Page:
09.09.2014 1

Fascism in the First Amendment?


By Tom Toth

Mere hours after returning from summer recess, Harry Reid is prejudicially targeting his party’s proverbial White Whale: The First Amendment.

While the words to the Pledge of Allegiance still rang fresh from the Senate chamber after opening the session yesterday, Harry Reid took the podium to announce his party’s intentions to establish a plan to corrupt the First Amendment with a contradictory constitutional amendment.

Reid continued by announcing on behalf of Senate Democrats — albeit nearly incoherently at times — that how you spend your money on politics isn’t, in fact, protected activity under the First Amendment.

This fascist notion oils an onerous slippery slope. Imagine a United States where the government can tell you how you can and cannot spend your money, and in what proportion. It’s not too farfetched considering the ramifications of the proposed amendment. Democrats cannot have it both ways; if allocating your personal financial resources to political campaigns isn’t political speech, spending money in the marketplace isn’t protected free speech either. The Supreme Court has repeatedly ruled that spending money, especially in the political realm, is a protected form of speech under the First Amendment — Democrats are seeking to kill the heart of the first established, and perhaps most precious, in the Bill of Rights.

What happens if they prevail?

For one thing, the advantage of incumbent political candidates expands greatly. Consider, for instance, an incumbent supported reliably by a large political establishment and previously-grown network of donors, facing an opponent with little to no name recognition and no resources outside a few supporters willing to invest in the opponent candidate’s vision. Unless the opponent somehow manages to build a comparable network and support base as the incumbent, the opponent unquestionably faces a larger barrier to competitiveness in the campaign. For this fictional, yet not farfetched, voting district, the political result of Reid’s amendment is less political choice and freedom.

In the United States, ballots cannot be cast with dollar bills. Eligible citizens vote, and they do so most effectively when they have access to the most, highest quality information available. Yet the illogical and oft-repeated foundation for the Democrats’ push to destroy the foundational absoluteness of the First Amendment is that organizations and the wealthy are “purchasing votes” under the present law. In fact, the opposite is true. Campaign contributions are “hard money” used for campaign activities like promotion and education, as strictly regulated by the Federal Election Commission.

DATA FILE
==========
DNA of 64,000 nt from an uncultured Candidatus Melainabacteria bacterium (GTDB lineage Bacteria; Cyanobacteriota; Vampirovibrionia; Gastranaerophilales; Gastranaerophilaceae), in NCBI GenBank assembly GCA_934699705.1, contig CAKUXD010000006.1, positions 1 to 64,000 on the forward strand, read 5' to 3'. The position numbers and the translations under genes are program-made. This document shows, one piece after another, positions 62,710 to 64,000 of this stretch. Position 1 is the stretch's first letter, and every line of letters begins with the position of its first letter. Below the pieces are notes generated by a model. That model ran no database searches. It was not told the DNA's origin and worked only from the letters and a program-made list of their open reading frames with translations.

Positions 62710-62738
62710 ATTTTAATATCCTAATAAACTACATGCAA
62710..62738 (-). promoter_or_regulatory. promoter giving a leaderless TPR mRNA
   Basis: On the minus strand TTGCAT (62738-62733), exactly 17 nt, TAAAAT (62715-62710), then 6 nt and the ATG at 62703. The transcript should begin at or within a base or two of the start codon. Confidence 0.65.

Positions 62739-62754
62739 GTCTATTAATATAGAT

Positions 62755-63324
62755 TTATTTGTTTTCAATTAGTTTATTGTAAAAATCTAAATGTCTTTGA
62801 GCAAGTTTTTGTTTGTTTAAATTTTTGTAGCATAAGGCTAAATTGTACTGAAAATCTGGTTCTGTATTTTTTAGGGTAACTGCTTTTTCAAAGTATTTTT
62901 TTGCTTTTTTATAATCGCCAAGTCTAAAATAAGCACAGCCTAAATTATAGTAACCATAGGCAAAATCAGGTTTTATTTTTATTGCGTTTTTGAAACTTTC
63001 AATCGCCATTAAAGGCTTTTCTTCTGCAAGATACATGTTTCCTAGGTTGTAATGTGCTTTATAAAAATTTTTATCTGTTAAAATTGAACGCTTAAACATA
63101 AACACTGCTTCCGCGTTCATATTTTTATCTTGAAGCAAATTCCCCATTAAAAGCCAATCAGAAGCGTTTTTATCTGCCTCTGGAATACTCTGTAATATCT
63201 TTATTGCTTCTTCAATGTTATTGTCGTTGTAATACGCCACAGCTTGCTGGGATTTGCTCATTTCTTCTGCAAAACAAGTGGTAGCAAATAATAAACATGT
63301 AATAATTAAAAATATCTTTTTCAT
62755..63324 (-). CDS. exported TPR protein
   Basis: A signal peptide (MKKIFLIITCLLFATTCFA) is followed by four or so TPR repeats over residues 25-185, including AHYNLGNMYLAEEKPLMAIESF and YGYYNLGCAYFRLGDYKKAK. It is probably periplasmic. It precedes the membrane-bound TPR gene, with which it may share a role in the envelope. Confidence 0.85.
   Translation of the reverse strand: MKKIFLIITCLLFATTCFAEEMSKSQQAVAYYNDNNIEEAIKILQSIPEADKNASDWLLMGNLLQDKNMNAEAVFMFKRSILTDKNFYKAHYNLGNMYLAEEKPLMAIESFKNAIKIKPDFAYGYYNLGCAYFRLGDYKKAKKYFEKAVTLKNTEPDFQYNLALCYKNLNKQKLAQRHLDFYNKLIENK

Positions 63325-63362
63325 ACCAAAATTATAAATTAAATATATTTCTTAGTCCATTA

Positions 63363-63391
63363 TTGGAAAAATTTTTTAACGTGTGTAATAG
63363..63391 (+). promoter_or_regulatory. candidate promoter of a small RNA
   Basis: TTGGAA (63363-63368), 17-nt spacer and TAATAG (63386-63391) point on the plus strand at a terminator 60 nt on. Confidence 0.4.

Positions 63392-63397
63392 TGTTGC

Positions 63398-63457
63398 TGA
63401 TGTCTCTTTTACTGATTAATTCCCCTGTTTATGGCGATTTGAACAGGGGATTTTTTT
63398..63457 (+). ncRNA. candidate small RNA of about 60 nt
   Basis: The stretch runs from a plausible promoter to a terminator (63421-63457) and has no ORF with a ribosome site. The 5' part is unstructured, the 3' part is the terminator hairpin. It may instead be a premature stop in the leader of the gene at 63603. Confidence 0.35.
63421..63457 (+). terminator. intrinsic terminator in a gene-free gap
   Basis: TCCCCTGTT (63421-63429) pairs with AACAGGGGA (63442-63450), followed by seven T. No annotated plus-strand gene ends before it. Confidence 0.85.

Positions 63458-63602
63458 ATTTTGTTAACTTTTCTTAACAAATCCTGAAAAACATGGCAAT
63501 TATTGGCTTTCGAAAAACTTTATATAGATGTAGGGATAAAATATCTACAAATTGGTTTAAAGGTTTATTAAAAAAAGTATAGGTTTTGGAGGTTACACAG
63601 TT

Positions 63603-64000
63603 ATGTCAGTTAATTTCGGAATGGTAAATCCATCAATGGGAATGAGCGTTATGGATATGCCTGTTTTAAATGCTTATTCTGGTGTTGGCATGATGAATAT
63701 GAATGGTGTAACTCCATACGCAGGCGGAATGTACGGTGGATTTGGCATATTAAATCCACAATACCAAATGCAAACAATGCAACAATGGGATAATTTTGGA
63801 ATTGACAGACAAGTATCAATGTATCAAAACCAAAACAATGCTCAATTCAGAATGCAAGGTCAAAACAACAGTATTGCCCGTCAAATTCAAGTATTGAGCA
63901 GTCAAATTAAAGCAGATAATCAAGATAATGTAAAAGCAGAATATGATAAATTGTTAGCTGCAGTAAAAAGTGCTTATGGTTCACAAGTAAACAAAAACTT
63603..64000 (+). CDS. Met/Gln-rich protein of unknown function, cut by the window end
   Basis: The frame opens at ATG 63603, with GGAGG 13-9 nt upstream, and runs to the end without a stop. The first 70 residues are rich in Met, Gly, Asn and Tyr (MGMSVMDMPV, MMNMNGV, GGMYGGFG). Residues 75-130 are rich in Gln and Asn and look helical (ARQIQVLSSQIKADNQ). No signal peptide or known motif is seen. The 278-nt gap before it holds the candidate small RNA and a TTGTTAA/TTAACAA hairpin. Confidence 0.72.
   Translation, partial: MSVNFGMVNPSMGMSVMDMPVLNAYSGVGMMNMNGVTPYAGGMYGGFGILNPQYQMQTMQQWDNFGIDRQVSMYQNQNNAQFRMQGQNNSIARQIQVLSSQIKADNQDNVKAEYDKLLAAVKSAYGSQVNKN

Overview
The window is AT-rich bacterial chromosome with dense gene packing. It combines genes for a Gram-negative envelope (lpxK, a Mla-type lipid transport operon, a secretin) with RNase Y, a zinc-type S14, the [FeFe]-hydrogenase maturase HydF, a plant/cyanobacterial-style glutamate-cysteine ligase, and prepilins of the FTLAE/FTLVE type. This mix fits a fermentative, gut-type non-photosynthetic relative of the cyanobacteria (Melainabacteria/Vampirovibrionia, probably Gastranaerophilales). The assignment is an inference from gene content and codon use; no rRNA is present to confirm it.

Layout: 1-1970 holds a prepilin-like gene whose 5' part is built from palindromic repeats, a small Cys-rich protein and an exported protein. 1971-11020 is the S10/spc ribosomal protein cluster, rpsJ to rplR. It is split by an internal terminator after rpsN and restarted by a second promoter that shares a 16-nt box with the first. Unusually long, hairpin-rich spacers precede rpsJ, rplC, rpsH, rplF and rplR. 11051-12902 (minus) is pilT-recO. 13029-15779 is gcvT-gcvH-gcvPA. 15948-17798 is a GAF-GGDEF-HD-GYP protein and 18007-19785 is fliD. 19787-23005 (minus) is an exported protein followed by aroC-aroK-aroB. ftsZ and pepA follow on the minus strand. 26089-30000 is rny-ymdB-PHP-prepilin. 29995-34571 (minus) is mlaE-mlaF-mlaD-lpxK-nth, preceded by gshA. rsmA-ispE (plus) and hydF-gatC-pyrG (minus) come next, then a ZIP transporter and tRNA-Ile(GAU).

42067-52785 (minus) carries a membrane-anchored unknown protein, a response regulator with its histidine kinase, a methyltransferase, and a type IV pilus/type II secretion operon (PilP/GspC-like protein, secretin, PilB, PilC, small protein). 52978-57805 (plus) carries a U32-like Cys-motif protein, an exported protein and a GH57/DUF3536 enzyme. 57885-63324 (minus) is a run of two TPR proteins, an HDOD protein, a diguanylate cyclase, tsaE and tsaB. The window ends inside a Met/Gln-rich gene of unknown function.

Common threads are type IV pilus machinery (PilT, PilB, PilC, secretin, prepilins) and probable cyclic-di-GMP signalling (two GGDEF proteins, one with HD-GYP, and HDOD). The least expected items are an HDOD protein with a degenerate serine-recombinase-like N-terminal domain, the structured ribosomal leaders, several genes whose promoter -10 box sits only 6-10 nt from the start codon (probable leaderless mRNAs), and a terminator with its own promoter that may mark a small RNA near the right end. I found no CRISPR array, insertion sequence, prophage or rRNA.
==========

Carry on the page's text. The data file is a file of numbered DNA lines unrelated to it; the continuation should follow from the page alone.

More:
In contrast, “purchasing votes” is paying or otherwise incentivizing those capable of casting a ballot to vote as an effective proxy of the benefactor. Ironically, Harry Reid has done or said nothing in opposition of that specific circumstance of corruption since mainstream media outlets were given broad exceptions to the proposed speech restrictions under the same amendment. Is there any wonder how those got into the proposed amendment?

What, then, is Democrats’ purpose for limiting how you spend your money in the political realm? In all practicality, this amendment has a snowball’s chance in Palm Springs of actually passing in the Senate. But it exemplifies perfectly the resolve these Senators possess to stifle freedom in favor of preserving a political establishment.

If the people’s Senators and Representatives are ultimately unlikely to be anyone other than established incumbents with little risk of challenge, it will be that much easier to centralize power and silence the voice of opposition.

The Bill of Rights has never been amended, but don’t disregard the tyranny in campaign finance clothing that will fail today. A proposal like this is never more than one election cycle away from being adopted.

Tom Toth is the Digital Content Director for Americans for Limited Government.

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